The Plaza Rakyat train station in Pudaraya is just behind the bus terminal and a 3-minute easily walk takes you there. In our case, the steady stream of students in uniform striding along the walkway served as our trail.

Getting to the KLCC station, where the Petronas Towers are located, first entails getting to the green line of the Integrated Transit Network of KL. This is accomplished by getting off at Masjid Jamek, a mere one station away from Plaza Rakyat (Pudaraya) and crossing the street to take another 3-minute walk to the ticket counter of the green line.

You can turn this minor inconvenience to your advantage, like we did, by taking pictures of the Masjid Jamek, one of the oldest mosques in Kuala Lumpur that was built on the first Malay burial ground in the city. KLCC is now just 3 stations away and the twin towers is a short walk from there.

Skybridge, Petronas Twin Towers

During our first visit, we had to ask one of the guards for quick directions on how and where to queue for access to the skybridge. On our second time around, we knew exactly where to go. The ticketing counter is located at the concourse level of the Petronas Towers. It’s hard to miss especially during the weekends because people start queuing up as early as 7 a.m. Twice we thought we were early but then there were always people ahead of us by the time we got to the booth.

At about 8 a.m., a staff went around to ensure that the queue was how they wanted it to be, asking only one person per group to stay while the rest waited somewhere else. We were informed that each individual can get up to five (5) tickets, free to choose the time of visit from 9 a.m. to 5 p.m. at 15-minute intervals, as long as the slot is not yet filled up. The tickets are free but only the first 1,300 people can be accommodated for the day.

At 8:30 a.m. when the ticket counter opened, as many as two hundred fifty were already lined up. Also by this time, another staff member goes around asking each person what country they’re from and how many tickets they need; he writes these two bits of information on a coupon, which he gives to each group representative for later use.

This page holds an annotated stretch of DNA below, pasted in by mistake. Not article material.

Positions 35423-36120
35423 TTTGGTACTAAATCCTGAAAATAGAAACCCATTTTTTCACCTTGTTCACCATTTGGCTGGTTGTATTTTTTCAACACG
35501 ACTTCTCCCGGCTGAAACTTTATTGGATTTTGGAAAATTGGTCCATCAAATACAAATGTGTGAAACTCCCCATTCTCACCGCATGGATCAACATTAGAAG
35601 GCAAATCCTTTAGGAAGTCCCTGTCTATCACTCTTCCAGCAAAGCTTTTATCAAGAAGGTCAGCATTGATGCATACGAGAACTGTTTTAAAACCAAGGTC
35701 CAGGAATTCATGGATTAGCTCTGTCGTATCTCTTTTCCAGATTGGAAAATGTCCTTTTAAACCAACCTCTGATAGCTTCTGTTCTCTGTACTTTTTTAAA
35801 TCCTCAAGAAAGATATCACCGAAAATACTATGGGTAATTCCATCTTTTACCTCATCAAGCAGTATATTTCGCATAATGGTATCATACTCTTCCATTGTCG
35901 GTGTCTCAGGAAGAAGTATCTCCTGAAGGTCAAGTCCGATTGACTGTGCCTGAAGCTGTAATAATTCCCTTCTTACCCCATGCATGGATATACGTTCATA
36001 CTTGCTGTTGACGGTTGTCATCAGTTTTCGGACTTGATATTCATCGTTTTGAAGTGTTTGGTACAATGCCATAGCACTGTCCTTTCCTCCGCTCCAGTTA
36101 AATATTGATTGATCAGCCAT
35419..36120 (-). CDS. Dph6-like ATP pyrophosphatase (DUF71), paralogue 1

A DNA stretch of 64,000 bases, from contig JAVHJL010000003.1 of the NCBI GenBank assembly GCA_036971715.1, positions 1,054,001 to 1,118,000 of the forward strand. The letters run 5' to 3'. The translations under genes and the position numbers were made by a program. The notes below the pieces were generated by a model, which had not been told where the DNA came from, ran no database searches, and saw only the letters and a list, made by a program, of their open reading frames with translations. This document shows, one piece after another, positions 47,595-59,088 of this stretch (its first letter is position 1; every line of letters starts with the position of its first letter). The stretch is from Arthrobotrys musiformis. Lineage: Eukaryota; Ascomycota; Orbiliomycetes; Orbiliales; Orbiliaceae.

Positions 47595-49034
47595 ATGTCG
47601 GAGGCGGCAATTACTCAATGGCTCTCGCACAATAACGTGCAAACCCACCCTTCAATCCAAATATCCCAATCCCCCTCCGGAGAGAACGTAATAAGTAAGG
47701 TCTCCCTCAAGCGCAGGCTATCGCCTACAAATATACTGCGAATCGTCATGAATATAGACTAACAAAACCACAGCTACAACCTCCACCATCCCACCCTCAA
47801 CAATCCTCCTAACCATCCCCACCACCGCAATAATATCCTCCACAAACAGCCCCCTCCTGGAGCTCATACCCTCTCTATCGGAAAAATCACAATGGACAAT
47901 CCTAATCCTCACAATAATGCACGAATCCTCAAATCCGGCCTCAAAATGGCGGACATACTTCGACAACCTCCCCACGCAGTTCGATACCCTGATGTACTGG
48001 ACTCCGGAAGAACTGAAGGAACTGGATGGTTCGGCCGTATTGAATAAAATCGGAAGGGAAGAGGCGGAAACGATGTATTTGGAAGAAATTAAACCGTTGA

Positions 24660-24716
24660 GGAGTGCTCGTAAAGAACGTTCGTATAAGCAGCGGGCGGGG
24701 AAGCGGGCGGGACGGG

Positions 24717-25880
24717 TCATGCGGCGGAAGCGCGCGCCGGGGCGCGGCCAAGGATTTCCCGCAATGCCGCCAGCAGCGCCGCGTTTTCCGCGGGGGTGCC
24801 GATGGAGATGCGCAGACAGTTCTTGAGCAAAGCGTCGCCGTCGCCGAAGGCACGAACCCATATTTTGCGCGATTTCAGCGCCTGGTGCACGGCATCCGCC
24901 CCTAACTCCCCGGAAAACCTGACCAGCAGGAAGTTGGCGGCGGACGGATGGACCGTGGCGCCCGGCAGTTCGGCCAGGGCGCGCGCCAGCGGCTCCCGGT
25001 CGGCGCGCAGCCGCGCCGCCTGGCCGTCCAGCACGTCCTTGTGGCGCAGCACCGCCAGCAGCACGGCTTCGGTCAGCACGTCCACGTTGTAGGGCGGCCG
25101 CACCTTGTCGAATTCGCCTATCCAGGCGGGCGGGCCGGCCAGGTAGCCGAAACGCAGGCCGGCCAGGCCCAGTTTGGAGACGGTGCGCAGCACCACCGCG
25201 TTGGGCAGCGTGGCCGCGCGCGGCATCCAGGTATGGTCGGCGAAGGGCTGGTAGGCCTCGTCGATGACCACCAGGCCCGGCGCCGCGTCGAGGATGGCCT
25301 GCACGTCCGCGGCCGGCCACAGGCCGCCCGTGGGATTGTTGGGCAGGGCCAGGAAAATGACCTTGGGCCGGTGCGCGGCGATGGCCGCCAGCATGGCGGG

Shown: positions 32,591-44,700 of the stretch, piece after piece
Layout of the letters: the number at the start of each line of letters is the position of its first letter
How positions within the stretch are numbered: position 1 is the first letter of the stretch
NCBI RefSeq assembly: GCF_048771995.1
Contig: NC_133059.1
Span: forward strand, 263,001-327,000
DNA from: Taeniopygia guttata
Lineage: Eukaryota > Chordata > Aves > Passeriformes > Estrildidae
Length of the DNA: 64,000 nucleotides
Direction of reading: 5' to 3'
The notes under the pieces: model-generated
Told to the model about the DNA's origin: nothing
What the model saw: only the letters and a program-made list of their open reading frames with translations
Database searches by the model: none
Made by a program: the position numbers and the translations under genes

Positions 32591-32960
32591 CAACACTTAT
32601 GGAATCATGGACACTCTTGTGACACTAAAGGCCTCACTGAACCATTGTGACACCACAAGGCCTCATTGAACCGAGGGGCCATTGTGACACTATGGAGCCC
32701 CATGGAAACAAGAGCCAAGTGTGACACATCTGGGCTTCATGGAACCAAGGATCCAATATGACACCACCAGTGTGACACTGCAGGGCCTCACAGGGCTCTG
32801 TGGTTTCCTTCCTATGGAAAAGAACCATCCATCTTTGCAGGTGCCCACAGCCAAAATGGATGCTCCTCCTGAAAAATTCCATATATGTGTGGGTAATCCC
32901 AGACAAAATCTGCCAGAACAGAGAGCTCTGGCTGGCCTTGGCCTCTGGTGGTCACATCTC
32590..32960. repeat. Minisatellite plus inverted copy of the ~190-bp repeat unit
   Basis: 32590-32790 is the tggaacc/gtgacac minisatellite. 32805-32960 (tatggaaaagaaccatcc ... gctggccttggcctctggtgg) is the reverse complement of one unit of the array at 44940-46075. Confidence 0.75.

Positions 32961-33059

Once at the counter, the person issuing the ticket asks for the coupon and further inquires what viewing time is preferred. On both visits, I’ve only asked for the earliest available slot. We were lucky enough to be included in the 9 a.m. slot the first time and 9:30 a.m. during the second. Viewers are reminded that they need to be in the ticketing counter 15 minutes before their chosen timeslot.

While waiting, you can stay in the exit room and engage in some fun-filled activities such as solving mind-boggling puzzles, watching a short movie on how the towers were built, learning from a video how the building is made lightning-safe, and taking a look at the surrounding view of the Petronas Towers through a telescope. It took me some time to solve one particular puzzle. I was in the middle of working on the next one when the infallible signal was given that it was time to see what we’ve came there for.

At precisely 15 minutes before each viewing slot, an announcement is made through the public address system that the next set of viewers can now enter. Upon entry, we were handed 3D glasses and escorted to a small viewing room to watch a 5-minute primer about the Petronas towers and the company behind the magnificent structures (PETRONAS: Petrolian Nasional Berhad).

After viewing the short video clip, we were guided to a counter where all our baggage and personal items were scanned by the security. Food, drinks and other items were asked to be left behind and stored in the safety of their lockers. I had to leave my Swiss Army knife and was given a tag that I used to claim it back afterwards.

Child and adult, men and women, black, white, yellow and brown, we were taken to the 41st level, where the skybridge is accessible, via a high speed double-decker elevator that soared at about one story per second. The guide proceeded to give a 1-minute spiel about the twin towers, mentioning that Tower 1 was built by the South Korean multinational Samsung Engineering & Construction and Tower 2 by Hazama Corporation of Japan and that the skybridge was actually a 2-story bridge but the upper story is not made accessible to the general public. As we listened to some other quick facts about the twin towers, the visitors from the previous slot make their way out.

Finally, we were given about 10 minutes to take pictures and enjoy the spectacular view 170 meters above the ground, from the skybridge of the tallest twin towers in the world!